The sides of the phone have a much thinner aluminum frame than the Note 9 and even the S10. The glass wraps around the edges more, almost feeling like a solid extruded piece. It looks nicer than a thicker metal frame, but from the moment I saw this phone I was worried about it breaking. Lo and behold, two days later, that became the case. My unit managed to slide off a table onto concrete from about four feet up and hit the bottom left corner, causing hairline fractures. Unfortunately, this is a necessary trade-off. Samsung likely used this glass-heavy design to maintain consistency with the 5G model, which needs more glass on the sides for its mmWave antennas to work. We saw nearly the same design on the Galaxy S10 5G.
The upcoming handheld game system has two FPGAs that can be programmed to work like the actual hardware of original game systems — which means that games run without any software emulation. In fact, you can insert a Game Boy, Game Boy Color, or Game Boy Advance game cartridge in order to play classic games on the Pocket. Analogue says more than 2,780 games are supported out of the box. But that's just the tip of the iceberg. Since the system supports adapters, you should be able to buy an add-on that will let you play games designed for other handheld systems like the Neo Geo Pocket Color, Atari Lynx, or Sega Game Gear.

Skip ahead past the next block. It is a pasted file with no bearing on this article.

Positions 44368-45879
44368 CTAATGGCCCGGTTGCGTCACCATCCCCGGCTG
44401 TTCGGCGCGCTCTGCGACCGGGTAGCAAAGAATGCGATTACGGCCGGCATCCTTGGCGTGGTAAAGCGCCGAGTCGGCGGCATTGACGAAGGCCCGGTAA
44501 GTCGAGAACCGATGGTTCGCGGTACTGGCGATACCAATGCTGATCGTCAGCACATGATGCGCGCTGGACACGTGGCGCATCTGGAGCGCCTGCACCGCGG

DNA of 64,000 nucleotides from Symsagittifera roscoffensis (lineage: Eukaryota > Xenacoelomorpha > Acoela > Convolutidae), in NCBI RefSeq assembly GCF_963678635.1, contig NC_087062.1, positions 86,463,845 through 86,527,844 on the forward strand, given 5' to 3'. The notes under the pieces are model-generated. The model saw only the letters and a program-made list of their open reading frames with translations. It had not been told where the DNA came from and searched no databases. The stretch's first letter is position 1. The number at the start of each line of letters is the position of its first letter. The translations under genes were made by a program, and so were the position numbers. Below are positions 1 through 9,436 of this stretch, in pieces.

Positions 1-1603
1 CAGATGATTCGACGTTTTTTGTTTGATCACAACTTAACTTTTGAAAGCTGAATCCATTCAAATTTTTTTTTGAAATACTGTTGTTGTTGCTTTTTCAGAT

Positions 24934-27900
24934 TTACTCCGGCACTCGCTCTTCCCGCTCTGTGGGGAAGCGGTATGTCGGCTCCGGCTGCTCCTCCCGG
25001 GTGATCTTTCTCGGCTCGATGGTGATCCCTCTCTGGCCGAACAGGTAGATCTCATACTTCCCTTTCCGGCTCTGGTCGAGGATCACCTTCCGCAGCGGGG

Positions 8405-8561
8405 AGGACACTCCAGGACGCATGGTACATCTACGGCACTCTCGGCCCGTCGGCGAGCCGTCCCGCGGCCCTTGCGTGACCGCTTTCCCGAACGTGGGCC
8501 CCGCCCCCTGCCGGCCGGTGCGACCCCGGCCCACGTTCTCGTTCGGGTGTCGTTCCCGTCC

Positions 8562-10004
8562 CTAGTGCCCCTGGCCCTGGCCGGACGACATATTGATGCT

But when you look at everything as a whole, it's clear what guided the direction of the Note this generation. With the Note 9, Samsung slung huge banner ads reading “4,000mAh” and “1TB.” These were the major selling points for the phone. With the 10 series, it's not about that at all. The Note 10 Plus is still better than ever, because if it wasn't Samsung's “best Note ever,” it wouldn't sell any units. But if you look at the key marketing points of the Note 10 series, it is all about design.
Just recently, Samsung announced that a beta of Android 10 would roll out to Galaxy S10 devices in South Korea and the United States. It then stepped back and delayed that rollout. For both the rollout and the delay, the company officially announced what was happening on its community forums. I don't know about you, but I haven't seen any outrage online over this move. People are likely disappointed about the delay, but at least they know what's happening.